The Zulu child slaves

2010-01-27 00:00

ON May 4, 1843, Sir George Thomas Napier, the governor of the Cape Colony, issued a proclamation placing thousands of emigrant Dutch Boers (Voortrekkers) , who occupied the territory of Natal since 1837, under the protection of Her Majesty the Queen.

The Boers agreed to accept all the conditions for operating their own government under British protection, including: “Slavery in any shape or form or under any modification is absolutely unlawful as in every other portion of Her Majesty’s dominions.”

Slavery also included the system of capturing, buying and “apprenticing” more than 1 000 very young black children who had to work for the Boers without payment until they reached the age of 21 years. The children were sold for cash or exchanged for cattle and horses. They were child slaves.

However, the Boers regarded the children not as slaves but as “orphans apparently without parents”. They were called the euphemisms “apprentices”, “kleingoed”, “schepseltjes”, “black wool” and “black ivory”.

True stories of the many child slaves in Natal live on in Zulu oral history as “amaKoboka” or “ingeboektes”.

Some Dutch Boers sincerely believed that black people were the descendants of Ham of the Holy Bible, cursed by the “Mark of Cain” and destined to serve others as hewers of wood and drawers of water, hated by God himself. They believed that Afrikaners were a chosen people like the people of Israel.

The French and British missionaries reported that the Boers, on their way to the hinterland, captured hundreds of children by force. The French reverend, Samuel Rolland, reported that the Boer­s had massacred an entire tribe of Bushmen and they captured 232 orphan children.

The Wesleyan missionary, the Reverend James Allison, reported that the Boers had captured 60 Ndebele children from near his mission. The children were forced to accompany the emigrants as team leaders (“tou leiers”) for their oxen.

On July 26, 1837, Sir Andries Stockenstrom wrote to Sir Benjamin D’Urban: “Let any man place himself in the position of the parents who saw their children carried away into bondage from under the wing of a Christian missionary — by Christian monsters called British subjects. No slave trade was ever more terrific.”

The Cape Frontier Times reported: “Natives are being shot with reckless cruelty, while children taken into the service of farmers are being transacted from hand to hand. This is slavery, call it by what mitigated terms we may.”

On January 30, 1840, the military might of King Dingane was broken by Prince Mpande, the half-brother of King Dingane, assisted by 335 Boers under Commandant-General Andries Pretorius.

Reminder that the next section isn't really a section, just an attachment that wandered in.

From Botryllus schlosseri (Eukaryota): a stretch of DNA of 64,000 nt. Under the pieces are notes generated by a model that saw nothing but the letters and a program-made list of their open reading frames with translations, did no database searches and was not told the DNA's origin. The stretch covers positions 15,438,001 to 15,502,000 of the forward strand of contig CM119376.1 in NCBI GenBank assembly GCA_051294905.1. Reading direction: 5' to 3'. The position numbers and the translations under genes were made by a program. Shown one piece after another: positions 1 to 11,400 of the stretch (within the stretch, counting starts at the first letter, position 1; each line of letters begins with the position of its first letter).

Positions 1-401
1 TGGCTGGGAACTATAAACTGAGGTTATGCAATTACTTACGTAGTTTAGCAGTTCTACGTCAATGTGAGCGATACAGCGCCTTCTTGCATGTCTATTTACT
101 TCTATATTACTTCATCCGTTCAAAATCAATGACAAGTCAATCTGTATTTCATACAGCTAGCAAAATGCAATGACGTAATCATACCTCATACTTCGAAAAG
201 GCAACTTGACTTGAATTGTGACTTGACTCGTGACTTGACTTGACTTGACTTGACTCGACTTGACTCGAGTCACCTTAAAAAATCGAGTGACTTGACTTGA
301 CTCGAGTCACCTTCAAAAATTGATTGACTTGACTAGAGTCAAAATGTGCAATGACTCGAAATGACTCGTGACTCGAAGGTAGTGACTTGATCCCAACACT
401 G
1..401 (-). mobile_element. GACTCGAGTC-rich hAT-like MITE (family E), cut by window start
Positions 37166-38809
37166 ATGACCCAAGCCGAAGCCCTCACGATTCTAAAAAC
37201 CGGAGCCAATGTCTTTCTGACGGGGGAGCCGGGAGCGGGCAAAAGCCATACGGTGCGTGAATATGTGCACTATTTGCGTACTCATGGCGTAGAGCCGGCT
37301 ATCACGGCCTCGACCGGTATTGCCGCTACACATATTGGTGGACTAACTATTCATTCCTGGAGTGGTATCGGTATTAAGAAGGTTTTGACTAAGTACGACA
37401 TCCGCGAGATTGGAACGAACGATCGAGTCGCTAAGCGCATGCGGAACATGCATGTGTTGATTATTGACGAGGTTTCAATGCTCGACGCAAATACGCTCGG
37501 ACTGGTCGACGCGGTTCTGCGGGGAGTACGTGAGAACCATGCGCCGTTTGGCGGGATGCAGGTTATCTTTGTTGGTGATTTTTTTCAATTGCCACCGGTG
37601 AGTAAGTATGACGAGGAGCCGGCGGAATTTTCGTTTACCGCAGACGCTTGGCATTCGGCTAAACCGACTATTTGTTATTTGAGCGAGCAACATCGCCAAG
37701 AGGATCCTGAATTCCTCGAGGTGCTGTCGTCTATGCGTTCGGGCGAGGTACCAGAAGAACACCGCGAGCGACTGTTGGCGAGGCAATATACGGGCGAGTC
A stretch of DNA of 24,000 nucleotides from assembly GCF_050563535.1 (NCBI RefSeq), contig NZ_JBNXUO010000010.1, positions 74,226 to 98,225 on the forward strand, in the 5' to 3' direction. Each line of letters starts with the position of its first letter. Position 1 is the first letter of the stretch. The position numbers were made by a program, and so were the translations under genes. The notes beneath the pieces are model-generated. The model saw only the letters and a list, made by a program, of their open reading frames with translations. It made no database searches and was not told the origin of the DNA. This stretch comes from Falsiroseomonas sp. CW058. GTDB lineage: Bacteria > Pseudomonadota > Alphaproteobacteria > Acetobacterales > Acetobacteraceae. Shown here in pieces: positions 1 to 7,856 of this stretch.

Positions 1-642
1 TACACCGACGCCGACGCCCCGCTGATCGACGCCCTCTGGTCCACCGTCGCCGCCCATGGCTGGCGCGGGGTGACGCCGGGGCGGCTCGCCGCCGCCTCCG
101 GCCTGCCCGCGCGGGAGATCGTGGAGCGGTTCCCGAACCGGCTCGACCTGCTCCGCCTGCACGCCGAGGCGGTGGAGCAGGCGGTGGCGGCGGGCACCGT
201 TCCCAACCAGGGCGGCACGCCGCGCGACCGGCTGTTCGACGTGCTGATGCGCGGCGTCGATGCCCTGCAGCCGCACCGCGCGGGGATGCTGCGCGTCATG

Some 2 000 Zulus were killed by their own people at Qonquo Hills near current-day Magudu.

The Boers did not take part in the actual battle. Not a single Boer was killed. They captured 40 000 cattle plus 1 000 small children and they became known as the “Cattle Commando”.

King Dingane had to flee for his life. He was murdered by the Swazis in March 1840.

Before the start of the “Cattle Commando” campaign, the Volks­raad (Council of the People) gave permission to each “burgher” to catch two small Zulu children. The captured children were destined to become “apprentices” or child slaves.

The Boers on commando were not satisfied to catch only two children each. They wanted to catch more.

On February 13, 1840, on the banks of the Black uMfolozi River, the Commando submitted the following petition to Pretorius, signed by 68 of the 335 men:

“According to one article of the General Instructions, we are not permitted to catch more than two small Zulu children per man, ‘kleine Zoelas te vangen’. The balance of the children must be divided amongst other people despite the fact that the other people themselves do not catch children. They rely on the number of children captured by us. We now demand permission for ourselves to catch five small children per man, ‘vangen tot vyf klyne voor ieder’. We will bind the children in service and keep them as underlings.”

Pretorius gave his 335 men permission to catch four small children per man.

The French naturalist, Adulphe Delegorgue, who accompanied the Cattle Commando as an observer, described in his book how some 1 000 captured children helped to herd 40 000 looted cattle all the way to Pietermaritzburg. Some of the children died from cold and exposure.

The treasury had no money and on April 4, 1840, the Volksraad decided to supplement the income of the landdrost with all the income derived from the registration fee of one rijksdaaler (the price of one- third of a sheep) for each indentured child.

In December 1840, Pretorius and 260 burghers were on commando with 50 ox wagons. They were looking for cattle and horses stolen from them by the Bushmen. They could not find the marauding Bushmen or their cattle and horses.